A technique for developing hybrid thin-film materials, which are usually incredibly difficult to develop, has been devised by material scientists from Duke University. The process might prove be the pathway to futuristic light-emitting diodes, solar cells, and photodetectors.
The technique has been described in detail in the ACS Energy Letters journal on December 22, 2017.
Perovskites are a category of materials that, when having the precise combination of elements, possess a crystalline structure. This results in them being best-suited for light-based applications. The potential of perovskites to absorb light and conduct its energy in an effective manner makes them the material of choice for scientists creating innovative kinds of solar cells, for instance.
At present, methylammonium lead iodide (MAPbI3) is the most common perovskite used for tapping solar energy; it can transform light into energy similar to commercially accessible solar panels. Moreover, it can achieve this using just a fragment of the material—a flake thinner by 100 times when compared to a normal silicon-based solar cell.
Methylammonium lead iodide is one among a handful of perovskites that could be synthesized by using standard industrial synthesis methods, despite the fact that it has problems with durability and scalability. However, if the capabilities of perovskites have to be really unlocked, innovative production techniques are required since the combination of inorganic and organic molecules in a complicated crystalline structure can be challenging to produce. Organic elements are specifically fragile; however, they play a vital role in the potential of the hybrid material to efficiently absorb and transmit light.
Methylammonium lead iodide has a very simple organic component, yet is a very high-performing light absorber. If we can find a new manufacturing approach that can build more complex molecular combinations, it will open new realms of chemistry for multifunctional materials.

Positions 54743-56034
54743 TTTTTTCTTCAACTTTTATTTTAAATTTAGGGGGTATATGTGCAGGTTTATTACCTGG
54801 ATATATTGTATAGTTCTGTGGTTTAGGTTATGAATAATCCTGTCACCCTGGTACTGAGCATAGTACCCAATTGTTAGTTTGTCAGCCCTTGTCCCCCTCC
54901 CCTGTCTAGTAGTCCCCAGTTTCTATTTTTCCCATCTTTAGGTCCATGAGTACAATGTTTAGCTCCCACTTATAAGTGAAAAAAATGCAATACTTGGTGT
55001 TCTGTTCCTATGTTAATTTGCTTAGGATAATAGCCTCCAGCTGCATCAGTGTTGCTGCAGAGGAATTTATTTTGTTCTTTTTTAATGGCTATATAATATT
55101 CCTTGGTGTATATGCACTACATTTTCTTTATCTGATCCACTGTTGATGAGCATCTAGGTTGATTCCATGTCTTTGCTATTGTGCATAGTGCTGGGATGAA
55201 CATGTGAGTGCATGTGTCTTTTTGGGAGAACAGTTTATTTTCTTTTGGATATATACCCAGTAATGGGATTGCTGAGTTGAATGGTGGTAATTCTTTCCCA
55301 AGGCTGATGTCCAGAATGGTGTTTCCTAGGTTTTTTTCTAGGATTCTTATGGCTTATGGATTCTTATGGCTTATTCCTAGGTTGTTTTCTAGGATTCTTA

David Mitzi, Professor of Mechanical Engineering and Materials Science
In the new research, Mitzi collaborated with Adrienne Stiff-Roberts, associate professor of electrical and computer engineering at Duke, to exhibit such a production technique, known as Resonant Infrared Matrix-Assisted Pulsed Laser Evaporation, or RIR-MAPLE, which was devised by Stiff-Roberts at Duke over the last decade.
The method was adapted from a technique known as MAPLE, invented in 1999, and involves freezing a solution including the perovskite molecular building blocks, and subsequently using a laser on the frozen block inside a vacuum chamber.
When a small portion of the frozen block (around the size of a golf ball dimple) is vaporized by the laser, the vapor progresses upward into a plume coating the bottom surface of any object hung above it; for example a component in a solar cell. When adequate quantity of the material is built up, the procedure is terminated and the end product is heated so that the molecules are crystallized and the thin film is set in place.
In the method adopted by Stiff-Roberts, the frequency of the laser is particularly adjusted according to the frozen solvent’s molecular bonds. This makes the solvent absorb a major portion of the energy, leaving the fragile organics undamaged when they move to the product surface.
“The RIR-MAPLE technology is extremely gentle on the organic components of the material, much more so than other laser-based techniques,” stated Stiff-Roberts. “That also makes it much more efficient, requiring only a small fraction of the organic materials to reach the same final product.”
Despite the fact that perovskite-based solar cells are not found in the market yet, a handful of companies are striving to commercialize methylammonium lead iodide and other closely associated materials. Although the materials developed in this research provide solar cell efficiencies higher than materials developed by using other laser-based techniques, they are still behind materials developed with conventional solution-based techniques.
However, Mitzi and Stiff-Roberts stated that this not their aim.
“While solution-based techniques can also be gentle on organics and can make some great hybrid photovoltaic materials, they can’t be used for more complex and poorly soluble organic molecules,” stated Stiff-Roberts.
“With this demonstration of the RIR-MAPLE technology, we hope to open a whole new world of materials to the solar cell industry,” Mitzi continues. “We also think these materials could be useful for other applications, such as light-emitting diodes, photodetectors and X-ray detectors.”
The National Science Foundation, Research Triangle MRSEC (DMR-1121107) supported the study. The study was performed in instrumentation laboratories, that are members of the North Carolina Research Triangle Nanotechnology Network (RTNN) supported by the National Science Foundation (ECCS-1542015) as part of the National Nanotechnology Coordinated Infrastructure (NNCI).